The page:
GENEVA (12 August 2019) – A UN human rights expert has expressed serious concerns for seven French nationals currently in Iraq where they await execution on terrorism charges, and said the French Government should press for their return home to stand fair trial.
Fodil Tahar Aouidate, Mourad Delhomme, Karam El Harchaoui, Bilel Kabaoui, Léonard Lopez, Brahim Nejara and Vianney Ouraghi were sentenced to death in Iraq on charges of "membership of a terrorist organization". They were arrested by the Syrian Democratic Forces (SDF) and subsequently transferred to Iraq in February at the alleged request of the French Government or with its suspected involvement, said Agnes Callamard, the Special Rapporteur on extrajudicial, summary or arbitrary executions.
Once in Iraq, they were reportedly subject to torture or other ill-treatment, said Callamard.
"There are serious allegations that the sentences were handed down following unfair trials, with the accused having no adequate legal representation or effective consular assistance," the Special Rapporteur said.
"These persons have been transferred to a country whose legal system is marred by very serious structural problems, where the death penalty is regularly applied against alleged members of the Islamic State, and where victims of the same Islamic State are not represented in mass and hastily arranged trials, without providing an opportunity for justice to take its course.
"In these circumstances, the transfer of persons to Iraq for prosecution is illegal. I am particularly disturbed by allegations that France may have had a role in this transfer, given the risk involved of torture and unfair trials and that they would likely face the death penalty.
"A state cannot impose the death penalty in violation of international law. No other State, therefore, can provide it with assistance, when the death penalty could be imposed in this fashion," Callamard said. "Concerned countries should instead ensure that their nationals can return home to be prosecuted in a manner consistent with international law, so that justice can be done.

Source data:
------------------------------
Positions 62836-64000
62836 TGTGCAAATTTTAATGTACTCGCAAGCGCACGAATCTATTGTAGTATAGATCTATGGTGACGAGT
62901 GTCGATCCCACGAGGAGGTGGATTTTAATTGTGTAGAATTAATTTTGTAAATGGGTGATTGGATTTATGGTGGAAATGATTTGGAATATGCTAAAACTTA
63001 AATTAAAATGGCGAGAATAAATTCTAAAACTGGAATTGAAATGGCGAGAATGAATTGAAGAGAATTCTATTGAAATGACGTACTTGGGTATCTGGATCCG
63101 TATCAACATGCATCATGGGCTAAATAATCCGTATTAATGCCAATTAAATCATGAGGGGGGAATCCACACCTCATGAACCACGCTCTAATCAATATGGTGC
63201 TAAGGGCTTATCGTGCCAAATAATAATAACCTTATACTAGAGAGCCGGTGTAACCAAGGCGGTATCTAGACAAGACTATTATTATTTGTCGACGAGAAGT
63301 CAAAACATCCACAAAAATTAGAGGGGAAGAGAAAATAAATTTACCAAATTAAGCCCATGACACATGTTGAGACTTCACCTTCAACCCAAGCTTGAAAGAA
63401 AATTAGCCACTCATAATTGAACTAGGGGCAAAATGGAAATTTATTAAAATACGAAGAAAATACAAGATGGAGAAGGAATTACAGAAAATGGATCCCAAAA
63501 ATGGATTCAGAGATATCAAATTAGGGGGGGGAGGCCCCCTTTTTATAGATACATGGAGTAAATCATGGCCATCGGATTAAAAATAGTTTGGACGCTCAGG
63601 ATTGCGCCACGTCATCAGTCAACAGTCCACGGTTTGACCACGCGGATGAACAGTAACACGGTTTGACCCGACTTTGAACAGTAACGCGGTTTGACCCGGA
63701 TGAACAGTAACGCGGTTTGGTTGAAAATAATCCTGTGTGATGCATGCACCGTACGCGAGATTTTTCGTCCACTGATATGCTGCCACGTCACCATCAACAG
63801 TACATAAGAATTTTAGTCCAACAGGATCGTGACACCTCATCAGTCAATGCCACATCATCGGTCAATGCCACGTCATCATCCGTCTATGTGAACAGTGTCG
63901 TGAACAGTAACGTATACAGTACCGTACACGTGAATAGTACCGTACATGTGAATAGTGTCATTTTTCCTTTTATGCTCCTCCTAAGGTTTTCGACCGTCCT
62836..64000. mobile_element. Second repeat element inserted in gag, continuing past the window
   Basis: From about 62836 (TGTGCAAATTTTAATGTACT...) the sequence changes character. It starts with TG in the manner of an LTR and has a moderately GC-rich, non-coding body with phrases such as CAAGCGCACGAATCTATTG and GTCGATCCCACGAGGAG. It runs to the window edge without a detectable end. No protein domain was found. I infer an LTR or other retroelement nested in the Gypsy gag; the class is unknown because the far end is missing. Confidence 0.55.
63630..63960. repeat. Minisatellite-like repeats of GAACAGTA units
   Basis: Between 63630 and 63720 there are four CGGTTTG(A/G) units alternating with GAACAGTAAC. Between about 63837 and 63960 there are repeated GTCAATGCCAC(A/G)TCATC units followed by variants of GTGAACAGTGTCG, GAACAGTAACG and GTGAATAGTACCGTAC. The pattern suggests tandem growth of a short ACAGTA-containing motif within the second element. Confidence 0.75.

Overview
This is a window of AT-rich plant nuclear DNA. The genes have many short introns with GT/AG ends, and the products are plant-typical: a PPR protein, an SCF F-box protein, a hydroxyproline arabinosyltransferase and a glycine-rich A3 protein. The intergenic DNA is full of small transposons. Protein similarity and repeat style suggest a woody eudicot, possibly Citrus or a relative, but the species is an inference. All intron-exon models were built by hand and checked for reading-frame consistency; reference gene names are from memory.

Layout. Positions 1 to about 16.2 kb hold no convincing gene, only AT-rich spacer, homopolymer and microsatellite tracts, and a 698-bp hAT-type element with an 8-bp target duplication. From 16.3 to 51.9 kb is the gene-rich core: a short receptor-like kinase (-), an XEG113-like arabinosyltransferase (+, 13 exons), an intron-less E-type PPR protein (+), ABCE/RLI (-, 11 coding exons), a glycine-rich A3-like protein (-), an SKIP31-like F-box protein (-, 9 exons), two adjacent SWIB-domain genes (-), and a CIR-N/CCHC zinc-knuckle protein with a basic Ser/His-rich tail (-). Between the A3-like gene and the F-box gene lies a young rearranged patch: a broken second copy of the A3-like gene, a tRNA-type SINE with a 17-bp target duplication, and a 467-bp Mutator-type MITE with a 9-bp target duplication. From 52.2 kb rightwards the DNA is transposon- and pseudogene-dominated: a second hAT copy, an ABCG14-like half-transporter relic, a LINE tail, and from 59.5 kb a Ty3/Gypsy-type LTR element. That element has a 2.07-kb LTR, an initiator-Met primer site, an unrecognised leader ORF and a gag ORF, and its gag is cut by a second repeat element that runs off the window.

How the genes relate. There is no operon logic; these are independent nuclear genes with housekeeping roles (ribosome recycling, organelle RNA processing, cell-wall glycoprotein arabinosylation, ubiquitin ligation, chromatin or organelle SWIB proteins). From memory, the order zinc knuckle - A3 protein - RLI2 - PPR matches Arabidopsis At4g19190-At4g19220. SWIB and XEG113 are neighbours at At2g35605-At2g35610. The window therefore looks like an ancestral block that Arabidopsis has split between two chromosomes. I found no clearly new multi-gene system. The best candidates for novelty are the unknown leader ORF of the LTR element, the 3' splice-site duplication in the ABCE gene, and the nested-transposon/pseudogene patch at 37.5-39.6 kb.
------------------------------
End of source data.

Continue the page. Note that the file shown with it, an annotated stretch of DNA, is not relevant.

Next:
"I encourage the French Government to step up its effort on behalf of these seven nationals, as well as for any other French national detained in Iraq, to ensure that they are not arbitrarily deprived of their lives and that they can be prosecuted in France in a spirit of genuine accountability and respect for the rule of law."
“While the Government of France, as well as the Government of Iraq, has not yet had the opportunity to consider and respond to these latest concerns in detail, I trust that it will do its utmost to protect the right to life of its nationals in Iraq, irrespective of the accusations against them, and I look forward to continuing the dialogue with the authorities concerned to prevent their execution”, said the Special Rapporteur.
Ms Agnes Callamard, Special Rapporteur on extrajudicial, summary or arbitrary executionshas a distinguished career in human rights and humanitarian work globally. Ms Callamard is the Director of Columbia Global Freedom of Expression at Columbia University and has previously worked with Article 19 and Amnesty International. She has advised multilateral organizations and governments around the world, has led human rights investigations in more than 30 countries, and has published extensively on human rights and related fields.
The Special Rapporteurs are part of what is known as the Special Procedures of the Human Rights Council. Special Procedures, the largest body of independent experts in the UN Human Rights system, is the general name of the Council’s independent fact-finding and monitoring mechanisms that address either specific country situations or thematic issues in all parts of the world. Special Procedures experts work on a voluntary basis; they are not UN staff and do not receive a salary for their work. They are independent from any government or organization and serve in their individual capacity.
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